The biopsy. I had met my surgeon as a resident but did not know him well. He reviewed the mammogram with me and assured me that this was cancer, no doubt. We then proceeded with the biopsy and I was instructed to call the office on Thursday for path results.

The results. I have a friend who is also a pathologist and so I requested my initial report the day after my biopsy. Three days is a very long time when you are hoping that the surgeon misread that certainty of a malignancy ... I guess that was the first time I crossed the barrier from being just the patient to being a physician wanting special treatment, although I didn't really look at it that way; I just wanted my results. If some other person knew, shouldn't I be next? It was obvious later that not everyone felt the same way I did.

The surgery. After choosing an exceptional surgeon based on several "who would you choose if it were your wife?" polls, I had to decide what procedure: lumpectomy, unilateral mastectomy or bilateral mastectomy and what day next week to get it done. My surgeon agreed to delay by a week so I could work my scheduled ER shifts and all was set. I tried not to lose it when I noticed that I had been mistakenly given someone else's orders during the preadmission testing circus. I could get over that part, mistakes happen, right? Just for that extra feeling of security my daughter helped me mark my surgical site with a bright pink marker that night. Large pink letters that read "this one" on the left breast and "NOT" on the right with an added message just for fun of, "Take all of this if you have time", written over my abundant abdomen. Fortunately, I had a relatively uneventful left mastectomy and except for the drains under my left arm that felt like two lobsters attached and hanging there, my follow up care went well.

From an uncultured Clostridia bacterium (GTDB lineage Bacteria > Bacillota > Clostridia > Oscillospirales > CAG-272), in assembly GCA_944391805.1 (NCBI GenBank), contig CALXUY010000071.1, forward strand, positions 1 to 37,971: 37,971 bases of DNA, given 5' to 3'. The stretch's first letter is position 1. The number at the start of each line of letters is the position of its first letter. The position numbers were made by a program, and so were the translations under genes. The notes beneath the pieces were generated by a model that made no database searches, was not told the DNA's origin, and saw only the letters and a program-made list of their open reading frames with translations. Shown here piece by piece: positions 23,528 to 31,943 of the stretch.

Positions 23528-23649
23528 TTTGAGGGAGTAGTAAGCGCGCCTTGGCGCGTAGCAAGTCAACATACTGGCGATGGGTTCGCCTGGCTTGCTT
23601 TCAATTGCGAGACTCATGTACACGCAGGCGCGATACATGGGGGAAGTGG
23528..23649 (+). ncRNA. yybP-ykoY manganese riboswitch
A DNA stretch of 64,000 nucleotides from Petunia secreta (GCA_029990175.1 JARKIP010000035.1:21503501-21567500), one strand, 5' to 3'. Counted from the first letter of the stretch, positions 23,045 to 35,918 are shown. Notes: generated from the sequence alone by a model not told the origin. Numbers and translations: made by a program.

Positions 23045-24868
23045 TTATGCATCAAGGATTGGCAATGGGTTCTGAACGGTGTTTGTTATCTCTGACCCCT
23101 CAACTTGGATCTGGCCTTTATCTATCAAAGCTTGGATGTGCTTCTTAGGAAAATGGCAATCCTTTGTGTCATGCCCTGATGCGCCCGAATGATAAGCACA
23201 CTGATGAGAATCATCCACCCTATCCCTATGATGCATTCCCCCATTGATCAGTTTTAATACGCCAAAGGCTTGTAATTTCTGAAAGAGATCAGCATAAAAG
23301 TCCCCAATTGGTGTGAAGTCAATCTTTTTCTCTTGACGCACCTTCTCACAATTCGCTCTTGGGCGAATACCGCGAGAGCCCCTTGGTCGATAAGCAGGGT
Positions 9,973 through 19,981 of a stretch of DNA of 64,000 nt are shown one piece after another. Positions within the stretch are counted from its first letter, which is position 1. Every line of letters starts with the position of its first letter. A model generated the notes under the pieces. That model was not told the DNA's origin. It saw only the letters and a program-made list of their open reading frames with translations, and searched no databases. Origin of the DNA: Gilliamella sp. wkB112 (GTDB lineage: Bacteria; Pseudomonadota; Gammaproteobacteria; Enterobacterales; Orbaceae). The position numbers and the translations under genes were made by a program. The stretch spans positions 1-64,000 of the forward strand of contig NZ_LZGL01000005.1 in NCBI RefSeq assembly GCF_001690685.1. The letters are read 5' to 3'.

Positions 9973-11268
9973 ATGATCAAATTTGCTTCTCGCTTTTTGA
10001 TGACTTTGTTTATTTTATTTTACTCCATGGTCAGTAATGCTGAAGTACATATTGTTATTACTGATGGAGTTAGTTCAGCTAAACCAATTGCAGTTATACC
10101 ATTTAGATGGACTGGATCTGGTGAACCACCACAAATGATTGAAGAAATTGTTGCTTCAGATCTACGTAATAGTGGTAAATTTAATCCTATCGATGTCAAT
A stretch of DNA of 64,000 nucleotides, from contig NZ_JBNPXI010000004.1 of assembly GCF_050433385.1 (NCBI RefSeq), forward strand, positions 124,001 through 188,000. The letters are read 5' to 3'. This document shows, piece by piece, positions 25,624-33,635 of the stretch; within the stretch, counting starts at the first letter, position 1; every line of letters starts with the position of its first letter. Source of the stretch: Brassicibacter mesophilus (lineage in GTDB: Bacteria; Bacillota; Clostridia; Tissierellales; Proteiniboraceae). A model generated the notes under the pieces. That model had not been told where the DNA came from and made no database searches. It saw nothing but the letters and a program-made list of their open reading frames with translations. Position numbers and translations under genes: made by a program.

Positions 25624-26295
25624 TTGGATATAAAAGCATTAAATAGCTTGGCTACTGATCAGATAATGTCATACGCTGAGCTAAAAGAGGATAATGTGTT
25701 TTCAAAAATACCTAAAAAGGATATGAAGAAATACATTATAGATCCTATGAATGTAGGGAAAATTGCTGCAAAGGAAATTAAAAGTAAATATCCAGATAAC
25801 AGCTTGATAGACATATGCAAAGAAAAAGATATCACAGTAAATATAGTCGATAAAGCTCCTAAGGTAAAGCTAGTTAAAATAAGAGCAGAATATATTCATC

Chemotherapy. In a word: horrible. I was one of those unfortunate few who had extensive side effects from the periodic infusions, so bad that the regimen had to be changed almost completely before my third cycle. After the first round of chemo I told my oncologist there had been a mistake. As he looked at me in horror I told him that I was supposed to get that regimen that makes you feel bad for a couple of days then you go back to work. (I had been very ill for over a week.) I also suggested that he and all of his fellow oncologists should be required to have one injection of Neulasta before they prescribe it and tell patients they will have "flu-like" symptoms. My experiences with the flu have never involved such excruciating bone pain. Fortunately, he kept me on as his patient and devotedly tried to help me find relief from ongoing as well as new symptoms, proving to me my earlier impression of oncologists in general as being the salt of the earth. This experience also confirmed my impression gained during my training that when patients with advanced cancer are given options for chemotherapy, the likely difference in quality of the potential extension of their time should be included. The end of the list of options should include the one of simply doing nothing. In my experience as a hospice physician I have heard enumerable times, "I wish I had known it would make me/him /her feel so bad before things got worse."